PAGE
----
Seeing the container send shivers down her spine. She had seen the likes of it before. “That will be all.”

“Someone needs to be with you. It’s protocol.”

She glared at him. “That will be all.”

He fidgeted for several seconds before obeying her and left.

Gabriel approached the container with deliberate, slow steps, becoming more disturbed the closer she got to it. Why would anyone transport such dangerous cargo on a commercial freighter to be stored in an unsecured warehouse? The laxity of whoever had arranged the transfer flabbergasted her. Once there, she inspected the crate with scrutinizing eyes. She circled it, peering at every detail until she noticed a blemish in the outer casing. A huge split snaked along the side.

Reaching for a flashlight, she shone it through the slit. The light didn’t reflect, but continued into the container. By the looks of the corner, it had fallen. She surmised the fall caused the fracture, which had released the demon.

Gabriel sighed. Such an easy incident to fabricate. Once free, it was a foregone conclusion for the beast to enter Cain and unleash its evil intent. She could still smell the lingering stench of its habitation.

But she couldn’t sense the demon anywhere nearby. The aura she had detected was dissipating. It had left the station. That meant it must’ve boarded a ship.

With no further need to inspect the warehouse, she wove her way back to the office, searching for the person she met earlier.

His eyes met hers as she approached him, a smoldering uneasiness in them, as if intent on defying her.

“Have any spaceships disembarked since the incident?”

“No idea.”

“Where can I find out?” His reluctance to divulge information was annoying her.

“At the spaceport terminal on the other end of the space station. We’ve unloaded no ships, if that was your next question.”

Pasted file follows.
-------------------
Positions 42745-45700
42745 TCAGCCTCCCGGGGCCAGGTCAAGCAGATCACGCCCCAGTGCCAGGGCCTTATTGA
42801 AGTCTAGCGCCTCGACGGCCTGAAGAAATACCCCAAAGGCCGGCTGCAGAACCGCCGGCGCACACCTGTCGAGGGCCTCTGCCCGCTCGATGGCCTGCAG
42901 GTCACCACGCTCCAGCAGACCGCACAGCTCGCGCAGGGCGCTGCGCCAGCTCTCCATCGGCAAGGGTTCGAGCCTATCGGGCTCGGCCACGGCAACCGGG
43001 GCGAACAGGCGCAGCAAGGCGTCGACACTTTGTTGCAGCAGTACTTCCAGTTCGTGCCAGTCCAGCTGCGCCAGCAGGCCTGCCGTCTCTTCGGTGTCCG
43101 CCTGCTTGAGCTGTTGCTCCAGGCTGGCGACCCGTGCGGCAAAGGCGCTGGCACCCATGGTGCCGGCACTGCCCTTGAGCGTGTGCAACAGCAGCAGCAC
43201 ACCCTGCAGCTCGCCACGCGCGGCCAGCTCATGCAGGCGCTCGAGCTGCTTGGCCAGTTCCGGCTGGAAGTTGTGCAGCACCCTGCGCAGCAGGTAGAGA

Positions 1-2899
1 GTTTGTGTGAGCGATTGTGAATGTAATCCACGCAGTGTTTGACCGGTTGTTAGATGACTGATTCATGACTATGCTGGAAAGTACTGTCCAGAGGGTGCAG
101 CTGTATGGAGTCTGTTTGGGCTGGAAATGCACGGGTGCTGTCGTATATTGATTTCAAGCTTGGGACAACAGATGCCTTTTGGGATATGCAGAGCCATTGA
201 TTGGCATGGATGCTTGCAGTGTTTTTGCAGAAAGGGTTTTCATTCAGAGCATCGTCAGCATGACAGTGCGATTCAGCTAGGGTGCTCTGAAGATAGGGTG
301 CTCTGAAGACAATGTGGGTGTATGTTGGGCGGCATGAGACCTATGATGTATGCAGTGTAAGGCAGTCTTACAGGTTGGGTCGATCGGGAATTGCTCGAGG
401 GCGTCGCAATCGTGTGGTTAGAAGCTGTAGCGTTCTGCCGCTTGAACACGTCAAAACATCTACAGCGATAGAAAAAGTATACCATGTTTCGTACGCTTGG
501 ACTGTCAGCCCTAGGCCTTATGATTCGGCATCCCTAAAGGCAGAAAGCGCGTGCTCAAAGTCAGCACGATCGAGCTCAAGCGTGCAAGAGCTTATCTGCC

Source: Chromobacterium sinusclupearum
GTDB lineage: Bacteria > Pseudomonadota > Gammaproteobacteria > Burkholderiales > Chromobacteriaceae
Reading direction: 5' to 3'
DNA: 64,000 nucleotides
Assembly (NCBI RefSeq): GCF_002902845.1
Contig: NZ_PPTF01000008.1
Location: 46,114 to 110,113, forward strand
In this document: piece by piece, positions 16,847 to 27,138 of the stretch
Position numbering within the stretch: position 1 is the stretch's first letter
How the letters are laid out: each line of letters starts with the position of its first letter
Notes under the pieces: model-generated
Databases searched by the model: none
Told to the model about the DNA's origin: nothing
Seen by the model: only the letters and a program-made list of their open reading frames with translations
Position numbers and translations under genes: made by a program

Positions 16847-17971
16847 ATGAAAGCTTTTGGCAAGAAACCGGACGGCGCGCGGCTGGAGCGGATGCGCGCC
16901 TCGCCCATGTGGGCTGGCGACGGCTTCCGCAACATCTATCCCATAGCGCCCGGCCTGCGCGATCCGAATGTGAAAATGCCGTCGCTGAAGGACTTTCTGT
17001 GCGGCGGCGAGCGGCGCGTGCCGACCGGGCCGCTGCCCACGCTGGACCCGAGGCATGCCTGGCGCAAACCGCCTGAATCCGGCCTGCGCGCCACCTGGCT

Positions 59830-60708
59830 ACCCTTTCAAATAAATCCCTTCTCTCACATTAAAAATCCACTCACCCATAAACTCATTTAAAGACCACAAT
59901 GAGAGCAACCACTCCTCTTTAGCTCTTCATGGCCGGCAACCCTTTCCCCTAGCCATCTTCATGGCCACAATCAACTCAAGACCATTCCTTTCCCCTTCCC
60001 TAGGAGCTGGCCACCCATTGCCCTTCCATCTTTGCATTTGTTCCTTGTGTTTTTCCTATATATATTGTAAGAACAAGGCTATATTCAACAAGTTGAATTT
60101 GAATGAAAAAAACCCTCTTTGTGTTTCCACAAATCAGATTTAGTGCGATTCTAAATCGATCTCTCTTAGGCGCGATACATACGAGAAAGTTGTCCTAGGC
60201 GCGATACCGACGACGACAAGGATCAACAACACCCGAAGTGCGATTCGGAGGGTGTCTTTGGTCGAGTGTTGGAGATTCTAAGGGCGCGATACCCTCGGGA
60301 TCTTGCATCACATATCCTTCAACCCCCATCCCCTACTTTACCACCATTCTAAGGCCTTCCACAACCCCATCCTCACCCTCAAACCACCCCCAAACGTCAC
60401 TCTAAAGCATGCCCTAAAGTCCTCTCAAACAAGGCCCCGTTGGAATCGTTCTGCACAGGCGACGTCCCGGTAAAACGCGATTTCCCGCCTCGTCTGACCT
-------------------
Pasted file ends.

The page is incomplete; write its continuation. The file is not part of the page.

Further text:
“It wasn’t, but thanks for the advice.”

Gabriel left, not bothering with any words of departure.

She stepped through to the spaceport concourse half an hour later, wondering why she hadn’t thought to make enquiries there when she arrived. It didn’t matter, she would get the information she needed, anyway.

She entered the control room. Its only occupant was a feverish female, pretending to work, flashing fleeting glances at her as she approached the woman. “Did any ships leave Babylon after the incident?”

Despite being terrified, the woman challenged her question. “Who are you?”

Gabriel sighed again. “Answer the question.”

After staring at her for several seconds, the woman stammered, “Just one.”


“Three or four hours ago. And there was another incident.”

Gabriel raised her eyebrows. “Another incident?”

“Yes. Someone murdered the pilot just before it departed. And it didn’t have clearance, which sent my superiors into a frenzy. But I had no control over its departure.”

Gabriel nodded. The demon left on that ship. “Who took it?”

“I didn’t see.…”

The woman stumbled into silence, so Gabriel encouraged her. “… But?”

“Someone else said it was Cain.”

“Did they say where it was going?”

The woman shook her head.

“Thanks for your corporation.” Gabriel turned and left. She was at a dead end until she determined the stolen spaceship’s destination. She needed to report to The Council for further instructions.


To be continued…